Her research on the coastal culture complements Turner's findings that Africans on the Sea Islands created a new identity despite the tragic conditions of slavery. Cultural Heritage Documentation of the developing culture on the Georgia islands dates to the nineteenth century.

By the late twentieth century, researchers and scholars had confirmed a distinctive group and identified specific commonalities with locations in West Africa. The rice growers' cultural retention has been studied through language, cultural habits, and spirituality.

The research of Mary A. Twining and Keith E.

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Baird in Sea Island Roots: African Presence in the Carolinas and Georgia investigates the common links of islanders to specific West African ethnicities. The Fanner Basket enslaved rice growers from West Africa brought with them knowledge of how to make tools needed for rice harvesting, including fanner baskets for winnowing rice.

The sweetgrass baskets found on the coastal islands were made in the same styles as baskets found in the rice culture of West Africa.

Sweetgrass baskets also were used for carrying laundry and storing food or firewood. Religious meetings in "praise houses" were the spiritual outlet for enslaved Africans on the plantation.Eventbrite - Gullah/Geechee Sea Island Coalition & All Mobile Productions™ (AMP™) presents Gullah/Geechee Nation International Music & Movement Festival™ - Friday, August 3, | Sunday, August 5, at Charleston Music Hall, Charleston, SC.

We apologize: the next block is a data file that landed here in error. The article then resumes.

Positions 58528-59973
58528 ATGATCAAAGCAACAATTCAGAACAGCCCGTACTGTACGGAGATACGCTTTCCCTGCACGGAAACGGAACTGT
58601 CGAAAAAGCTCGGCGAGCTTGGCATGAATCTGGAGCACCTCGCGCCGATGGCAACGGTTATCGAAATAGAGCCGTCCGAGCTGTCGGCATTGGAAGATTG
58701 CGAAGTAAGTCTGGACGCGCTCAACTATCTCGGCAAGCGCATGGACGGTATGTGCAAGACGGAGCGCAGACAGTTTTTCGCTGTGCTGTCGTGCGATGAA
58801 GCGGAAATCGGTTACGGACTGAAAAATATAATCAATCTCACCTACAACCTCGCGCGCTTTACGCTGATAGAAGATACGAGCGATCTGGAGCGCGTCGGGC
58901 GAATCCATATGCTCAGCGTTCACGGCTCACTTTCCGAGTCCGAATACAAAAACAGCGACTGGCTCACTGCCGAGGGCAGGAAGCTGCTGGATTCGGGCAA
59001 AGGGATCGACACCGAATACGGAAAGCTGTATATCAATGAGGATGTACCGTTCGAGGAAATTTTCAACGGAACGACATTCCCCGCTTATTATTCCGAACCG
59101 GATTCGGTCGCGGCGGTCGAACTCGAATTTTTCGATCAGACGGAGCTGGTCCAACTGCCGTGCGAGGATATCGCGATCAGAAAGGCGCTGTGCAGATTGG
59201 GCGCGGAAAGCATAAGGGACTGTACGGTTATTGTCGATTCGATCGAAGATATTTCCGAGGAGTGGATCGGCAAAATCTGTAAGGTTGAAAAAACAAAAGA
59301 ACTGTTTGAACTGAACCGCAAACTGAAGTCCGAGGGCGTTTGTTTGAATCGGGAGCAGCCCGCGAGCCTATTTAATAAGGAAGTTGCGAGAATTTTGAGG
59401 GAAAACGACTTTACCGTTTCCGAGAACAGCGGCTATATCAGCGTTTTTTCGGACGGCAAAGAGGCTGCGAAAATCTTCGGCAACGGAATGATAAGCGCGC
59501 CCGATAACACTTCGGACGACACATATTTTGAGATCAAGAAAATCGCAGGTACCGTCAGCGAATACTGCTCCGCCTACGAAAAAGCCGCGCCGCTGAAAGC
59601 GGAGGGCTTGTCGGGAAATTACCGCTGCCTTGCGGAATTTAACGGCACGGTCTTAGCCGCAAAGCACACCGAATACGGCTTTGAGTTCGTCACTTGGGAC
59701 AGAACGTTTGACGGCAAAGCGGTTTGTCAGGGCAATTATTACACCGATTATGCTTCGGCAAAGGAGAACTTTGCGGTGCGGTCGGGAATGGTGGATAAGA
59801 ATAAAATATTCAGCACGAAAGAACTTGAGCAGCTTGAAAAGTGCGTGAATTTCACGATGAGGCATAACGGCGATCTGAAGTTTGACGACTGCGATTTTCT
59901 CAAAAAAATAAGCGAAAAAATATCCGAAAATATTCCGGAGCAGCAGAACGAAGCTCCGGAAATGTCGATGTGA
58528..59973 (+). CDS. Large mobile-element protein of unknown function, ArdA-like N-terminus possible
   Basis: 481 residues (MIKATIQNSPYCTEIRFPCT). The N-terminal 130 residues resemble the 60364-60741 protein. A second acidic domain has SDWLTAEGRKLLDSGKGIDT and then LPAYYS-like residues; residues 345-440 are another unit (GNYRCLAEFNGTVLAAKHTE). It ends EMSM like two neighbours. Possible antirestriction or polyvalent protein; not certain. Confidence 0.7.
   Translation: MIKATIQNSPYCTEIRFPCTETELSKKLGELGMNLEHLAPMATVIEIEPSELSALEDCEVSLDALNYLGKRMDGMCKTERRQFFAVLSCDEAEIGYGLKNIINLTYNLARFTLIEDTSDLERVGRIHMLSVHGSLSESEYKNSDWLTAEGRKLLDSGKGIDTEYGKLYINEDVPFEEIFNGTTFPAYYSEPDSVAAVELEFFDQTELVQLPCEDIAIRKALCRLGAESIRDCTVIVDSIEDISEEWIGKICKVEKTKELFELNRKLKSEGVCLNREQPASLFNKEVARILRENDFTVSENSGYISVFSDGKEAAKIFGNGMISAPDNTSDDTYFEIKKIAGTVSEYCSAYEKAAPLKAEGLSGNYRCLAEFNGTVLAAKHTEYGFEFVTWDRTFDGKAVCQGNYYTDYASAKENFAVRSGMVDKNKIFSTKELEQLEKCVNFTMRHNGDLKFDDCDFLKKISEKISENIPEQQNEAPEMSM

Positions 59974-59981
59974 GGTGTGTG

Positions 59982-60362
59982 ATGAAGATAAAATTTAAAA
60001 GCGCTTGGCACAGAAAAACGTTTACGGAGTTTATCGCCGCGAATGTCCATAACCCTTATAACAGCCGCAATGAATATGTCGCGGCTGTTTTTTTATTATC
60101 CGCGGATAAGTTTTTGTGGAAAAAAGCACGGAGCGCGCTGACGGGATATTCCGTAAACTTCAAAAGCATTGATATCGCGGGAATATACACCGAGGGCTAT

Find event and ticket information. Gullah is a term that was originally used to designate the creole dialect of English spoken by Gullah and Geechee people.


Over time, its speakers have used this term to formally refer to their creole language and distinctive ethnic identity as a people. Welcome to the Gullah Geechee Cultural Heritage Corridor. The Corridor is a federal National Heritage Area and it was established by the U.S. Congress to recognize the unique culture of the Gullah Geechee people who have traditionally resided in the coastal areas and the sea islands of North Carolina, South Carolina, Georgia and Florida — from Pender County, North Carolina, to St.

Johns. The Gullah are a population of people of African descent who live in the Lowcountry region of the U.S. states of Georgia, South Carolina, in both the coastal plain and the Sea Islands (including urban Savannah and Charleston), as well as The developed a creole language, the Gullah language, and a culture rich in African influences that makes them distinctive among African Americans.

The Gullah people inhabit many of the one hundred Sea Islands, which stretch along the Atlantic Ocean coasts of North Carolina, South Carolina, Georgia, and northern Florida. These marshy tidal and barrier islands have a humid subtropical climate. The largest Gullah communities in South Carolina can be found on Daufuskie, Edisto, Wadmalaw, John’s Island, and especially St.

Helena Island, which is the center of Gullah culture and whose Penn Center and York W. Bailey Museum celebrate Gullah heritage drawing many tourists to the island.

Geechee and Gullah Culture | New Georgia Encyclopedia